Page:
This is a picture perfect daily chart setup.  Price, at the same time, as broken resistance and the upper Bollinger Band.

Your stop would go right under the entry candle highlighted by the black arrow.

Long Term Trading

This strategy works well for day trading but what about longer term trading?


Price breaks the upper band and stalls around one of the resistance levels.

Once price breakout of the last resistance and pulls back. price takes off into a strong trend.

Taking Profits

One of the easiest ways to take your profits with Bollinger Bands is, if in a long trade, take profits if price pulls back into the middle line.


The middle line can be used to trail your stop loss. In this case, the weekly chart pushed upwards and would have exit for a 19% price gain.

Another example

I like this 15 minute chart as it wraps up much of what we have discussed.


The trade signal entry is obvious as it broke a resistance level and the upper Bollinger Band.

For the up trend to continue, the resistance level has to break.  This is a great spot to consider taking profits as it used market structure known as a double top.  For shorts, it would be a double bottom.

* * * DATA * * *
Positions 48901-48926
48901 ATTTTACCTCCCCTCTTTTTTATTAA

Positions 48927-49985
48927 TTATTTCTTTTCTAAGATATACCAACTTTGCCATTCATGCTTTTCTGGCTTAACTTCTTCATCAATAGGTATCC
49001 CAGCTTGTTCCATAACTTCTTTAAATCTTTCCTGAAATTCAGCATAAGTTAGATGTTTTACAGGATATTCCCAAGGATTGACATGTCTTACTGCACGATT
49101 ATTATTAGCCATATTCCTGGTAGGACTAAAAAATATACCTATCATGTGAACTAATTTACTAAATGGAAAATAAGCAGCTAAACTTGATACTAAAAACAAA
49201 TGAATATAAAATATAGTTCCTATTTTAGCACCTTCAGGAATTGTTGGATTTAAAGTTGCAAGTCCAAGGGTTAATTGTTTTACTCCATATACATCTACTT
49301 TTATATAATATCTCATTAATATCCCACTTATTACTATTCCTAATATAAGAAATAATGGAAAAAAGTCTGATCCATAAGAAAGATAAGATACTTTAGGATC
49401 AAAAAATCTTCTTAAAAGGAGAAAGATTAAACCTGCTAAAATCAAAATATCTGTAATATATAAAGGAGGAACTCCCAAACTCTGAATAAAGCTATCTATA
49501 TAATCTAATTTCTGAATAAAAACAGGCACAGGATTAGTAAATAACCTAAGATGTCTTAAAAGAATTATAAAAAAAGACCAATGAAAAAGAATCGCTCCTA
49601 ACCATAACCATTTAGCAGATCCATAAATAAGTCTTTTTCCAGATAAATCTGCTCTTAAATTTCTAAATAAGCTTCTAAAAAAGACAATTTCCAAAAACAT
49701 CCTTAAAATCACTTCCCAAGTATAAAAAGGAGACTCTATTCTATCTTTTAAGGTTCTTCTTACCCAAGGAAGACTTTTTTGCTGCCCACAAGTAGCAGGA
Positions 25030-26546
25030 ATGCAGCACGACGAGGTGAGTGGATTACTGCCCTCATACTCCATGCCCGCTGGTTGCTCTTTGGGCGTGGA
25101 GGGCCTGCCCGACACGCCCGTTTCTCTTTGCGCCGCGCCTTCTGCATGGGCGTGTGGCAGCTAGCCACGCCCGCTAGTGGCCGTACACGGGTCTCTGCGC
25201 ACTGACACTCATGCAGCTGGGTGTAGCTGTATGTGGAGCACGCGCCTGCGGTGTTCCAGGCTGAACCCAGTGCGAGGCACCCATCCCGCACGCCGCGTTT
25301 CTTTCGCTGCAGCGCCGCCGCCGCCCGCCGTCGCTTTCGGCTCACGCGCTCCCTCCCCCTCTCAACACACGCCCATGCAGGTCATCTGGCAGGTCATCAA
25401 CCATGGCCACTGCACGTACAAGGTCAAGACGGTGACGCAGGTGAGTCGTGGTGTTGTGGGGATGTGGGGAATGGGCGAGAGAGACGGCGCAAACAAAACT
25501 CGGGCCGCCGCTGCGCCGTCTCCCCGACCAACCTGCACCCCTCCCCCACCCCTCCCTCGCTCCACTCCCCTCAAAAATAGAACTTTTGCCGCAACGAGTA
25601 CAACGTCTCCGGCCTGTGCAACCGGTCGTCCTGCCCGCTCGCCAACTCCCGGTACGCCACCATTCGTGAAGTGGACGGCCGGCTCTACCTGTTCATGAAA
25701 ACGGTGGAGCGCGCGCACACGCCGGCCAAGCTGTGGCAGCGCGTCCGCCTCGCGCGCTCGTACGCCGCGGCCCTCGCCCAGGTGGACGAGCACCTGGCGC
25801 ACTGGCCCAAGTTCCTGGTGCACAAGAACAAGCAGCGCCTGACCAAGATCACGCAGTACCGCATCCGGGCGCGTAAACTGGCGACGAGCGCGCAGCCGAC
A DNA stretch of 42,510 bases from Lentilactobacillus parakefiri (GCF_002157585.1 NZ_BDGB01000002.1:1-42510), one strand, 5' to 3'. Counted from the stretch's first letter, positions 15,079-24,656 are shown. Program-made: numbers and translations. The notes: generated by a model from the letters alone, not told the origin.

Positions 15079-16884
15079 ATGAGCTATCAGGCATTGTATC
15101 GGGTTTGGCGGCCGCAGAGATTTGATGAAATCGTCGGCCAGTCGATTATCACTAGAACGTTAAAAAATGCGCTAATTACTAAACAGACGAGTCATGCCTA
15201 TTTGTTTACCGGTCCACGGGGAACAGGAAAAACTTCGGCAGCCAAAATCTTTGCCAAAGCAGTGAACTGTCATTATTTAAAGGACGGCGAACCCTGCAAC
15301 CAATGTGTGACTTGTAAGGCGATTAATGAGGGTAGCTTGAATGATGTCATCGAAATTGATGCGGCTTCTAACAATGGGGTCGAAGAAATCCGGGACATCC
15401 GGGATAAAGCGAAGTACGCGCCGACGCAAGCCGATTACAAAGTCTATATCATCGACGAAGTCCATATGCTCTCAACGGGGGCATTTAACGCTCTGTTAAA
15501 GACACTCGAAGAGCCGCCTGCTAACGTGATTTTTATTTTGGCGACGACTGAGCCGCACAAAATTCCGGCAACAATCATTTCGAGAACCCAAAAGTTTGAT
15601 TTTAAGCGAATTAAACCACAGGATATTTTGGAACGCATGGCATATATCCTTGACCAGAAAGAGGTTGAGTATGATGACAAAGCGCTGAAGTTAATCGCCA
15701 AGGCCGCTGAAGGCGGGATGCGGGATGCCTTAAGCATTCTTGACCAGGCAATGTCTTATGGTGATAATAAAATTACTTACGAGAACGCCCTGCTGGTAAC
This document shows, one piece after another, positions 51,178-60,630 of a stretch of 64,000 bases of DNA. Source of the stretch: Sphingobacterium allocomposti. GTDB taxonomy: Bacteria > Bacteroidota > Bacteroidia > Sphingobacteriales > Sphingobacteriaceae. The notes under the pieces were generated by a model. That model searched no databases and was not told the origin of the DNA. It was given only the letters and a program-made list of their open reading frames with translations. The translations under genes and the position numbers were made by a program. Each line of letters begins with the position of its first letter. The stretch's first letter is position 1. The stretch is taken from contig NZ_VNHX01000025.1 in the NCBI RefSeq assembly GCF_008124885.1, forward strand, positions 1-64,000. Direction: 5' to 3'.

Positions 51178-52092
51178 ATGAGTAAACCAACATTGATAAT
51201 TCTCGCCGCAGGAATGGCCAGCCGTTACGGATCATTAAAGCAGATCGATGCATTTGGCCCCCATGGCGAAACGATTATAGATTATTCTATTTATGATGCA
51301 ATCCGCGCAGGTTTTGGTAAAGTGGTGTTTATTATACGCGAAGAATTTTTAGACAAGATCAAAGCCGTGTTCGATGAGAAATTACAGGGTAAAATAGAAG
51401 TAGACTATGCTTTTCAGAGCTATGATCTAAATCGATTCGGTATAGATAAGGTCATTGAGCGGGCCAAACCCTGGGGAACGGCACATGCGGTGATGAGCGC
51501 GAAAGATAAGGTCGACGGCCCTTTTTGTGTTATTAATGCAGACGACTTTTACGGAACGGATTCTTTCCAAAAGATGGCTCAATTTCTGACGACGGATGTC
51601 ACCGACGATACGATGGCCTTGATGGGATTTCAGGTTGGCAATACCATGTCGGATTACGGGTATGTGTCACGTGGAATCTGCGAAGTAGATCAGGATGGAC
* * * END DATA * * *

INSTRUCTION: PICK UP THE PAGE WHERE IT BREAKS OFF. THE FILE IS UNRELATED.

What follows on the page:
The new entry works well and eventually gets stopped out with the trailing stop on the moving average.

Wrap Up

The rules of the strategy that will suit you still have to be decided upon.

This discussion has given you an entry setup as well as the bones of  stop loss management.

Whether you ride the trend or take profits at certain points will depend on your trading style.

In a perfect world, we get a strong uptrend or downtrend after these breakouts.  It won’t always work like that so risk management is something you must spend time on.

Author: CoachShane
Shane his trading journey in 2005, became a Netpicks customer in 2008 needing structure in his trading approach. His focus is on the technical side of trading filtering in a macro overview and credits a handful of traders that have heavily influenced his relaxed approach to trading. Shane started day trading Forex but has since transitioned to a swing/position focus in most markets including commodities and futures. This has allowed less time in front of the computer without an adverse affect on returns.